For foodies, a destination city is usually one that has a Chinatown. For ultra-foodies, it’s now a city that has a Koreatown. New York’s Koreatown is on 32nd Street between 5th Avenue and Broadway. In Chicago, it’s the Albany Park neighborhood on the north side. Does Champaign have a Koreatown? Well, not exactly. Perhaps if they moved all the Korean groceries (Green Onion, Lee’s, Am-ko) and all the Korean restaurants (Miko, Kofusion, Woori Jib, Good Fella, B-Won, A-Ri-Rang, Sushi Avenue) into one neighborhood, then we might qualify.
But is Korean the new Chinese? In Champaign, it sure seems like it.
Of all the local Korean restaurants, the one that has impressed me the most is B-Won. This elegantly decorated and airy restaurant located on a strip mall has the most diverse menu and what seems to me, the most authentic food. On any given day, the dining room is always full of happy Korean diners, which should tell you something.
B-Won has all the popular Korean dishes — Bul Go Gui (marinated steak), Chap Chae (sweet potato noodles), Soon Doo Boo (tofu soup) — each dish has enough variations on the menu to please just about any palette. But when I see octopus, tripe, tongue and beef tail on the menu, my foodie antenna instantly goes up.
On a recent visit, we ordered the Stir-fried Octopus which was stir fried with their delicious spicy house sauce, cabbage, carrots, mushroom, onion, pepper, scallion and squash. The octopus was tender and the flavors of the sauce blended perfectly all the other ingredients.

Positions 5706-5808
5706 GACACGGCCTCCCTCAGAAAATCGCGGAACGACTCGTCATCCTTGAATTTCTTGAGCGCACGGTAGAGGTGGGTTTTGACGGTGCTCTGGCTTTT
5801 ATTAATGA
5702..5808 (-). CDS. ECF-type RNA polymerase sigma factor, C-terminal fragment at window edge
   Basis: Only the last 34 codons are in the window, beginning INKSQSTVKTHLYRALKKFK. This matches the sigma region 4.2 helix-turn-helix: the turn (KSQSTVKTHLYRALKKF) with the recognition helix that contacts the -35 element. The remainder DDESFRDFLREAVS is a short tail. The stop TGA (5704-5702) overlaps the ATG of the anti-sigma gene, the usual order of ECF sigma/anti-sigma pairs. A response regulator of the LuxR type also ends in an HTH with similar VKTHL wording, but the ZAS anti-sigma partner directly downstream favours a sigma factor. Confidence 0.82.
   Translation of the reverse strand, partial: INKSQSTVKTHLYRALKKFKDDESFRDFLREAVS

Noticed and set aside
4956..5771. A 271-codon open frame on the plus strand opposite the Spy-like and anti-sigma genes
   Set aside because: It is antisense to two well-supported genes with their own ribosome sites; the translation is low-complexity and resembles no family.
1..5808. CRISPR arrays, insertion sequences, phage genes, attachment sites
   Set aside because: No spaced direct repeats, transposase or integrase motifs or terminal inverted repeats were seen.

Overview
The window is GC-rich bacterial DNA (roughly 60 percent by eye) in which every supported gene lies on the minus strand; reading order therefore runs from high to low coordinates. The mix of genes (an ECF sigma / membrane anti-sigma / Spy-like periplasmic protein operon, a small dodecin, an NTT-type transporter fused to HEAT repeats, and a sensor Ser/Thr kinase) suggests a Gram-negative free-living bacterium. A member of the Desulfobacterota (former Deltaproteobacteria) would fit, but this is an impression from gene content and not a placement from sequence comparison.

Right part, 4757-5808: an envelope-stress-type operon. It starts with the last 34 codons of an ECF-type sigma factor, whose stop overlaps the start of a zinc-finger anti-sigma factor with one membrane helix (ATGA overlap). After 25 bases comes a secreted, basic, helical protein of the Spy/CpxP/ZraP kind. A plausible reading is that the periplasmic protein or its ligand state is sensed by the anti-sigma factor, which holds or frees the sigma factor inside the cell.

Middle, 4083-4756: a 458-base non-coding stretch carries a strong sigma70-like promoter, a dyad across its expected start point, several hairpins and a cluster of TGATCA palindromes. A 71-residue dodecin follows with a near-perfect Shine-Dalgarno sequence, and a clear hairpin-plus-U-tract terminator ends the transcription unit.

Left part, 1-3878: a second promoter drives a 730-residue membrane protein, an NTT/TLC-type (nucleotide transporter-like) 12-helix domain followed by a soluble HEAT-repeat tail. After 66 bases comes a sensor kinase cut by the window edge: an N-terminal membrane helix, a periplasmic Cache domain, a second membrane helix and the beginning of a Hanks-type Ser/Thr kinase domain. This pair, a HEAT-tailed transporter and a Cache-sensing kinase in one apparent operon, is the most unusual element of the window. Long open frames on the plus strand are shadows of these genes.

Many of B-Won’s stirred-fried dishes are cooked tables-side, which makes for great entertainment and mouth-watering anticipation. One night, we ordered the Stone Pan Grill which came with a side salad and a ton of Korean side dishes. This is one reason Korean cuisine is so much fun. You get at least half-a-dozen side dishes with most entrees and they’re usually brought to your table right away. As you nibble on these tasty morsels, the waiter cooks your dinner for you at your table while you watch. If one of those side dishes becomes your favorite, they’ll gladly bring more just by asking.
Other favorites, especially during the summer is the Naeng Myun, a cold noodle dish made with a sticky-and-chewy buckwheat noodles mixed with a sweet-and-spicy sauce, then topped with raw veggies and slices of chilled cooked beef. It’s a refreshing dish that’s also fun to eat because the noodles ares so elastic.
Our favorite appetizer is the Pa Jun, a Korean-style scallion pancake that looks more like an omelette. We ordered the seafood version which was served like a pizza, sliced into triangles ready for dipping into a nicely balanced sweet-and-sour soy-based sauce.
We’ve been to B-Won probably five or six times and it’s on the top of our restaurant list to take out-of-town visitors to. So far we’ve been lucky with their service, which has always been good. Maybe that’s because we try to avoid those peak dinner times on Friday or Saturday night. I’ll be back soon to try their “drinker’s menu” (which seems to have some very strange meat dishes on it). I’ve tried to order from that page before, but since I don’t look Korean, the waiter has always talked me out of it. Which makes me want it even more…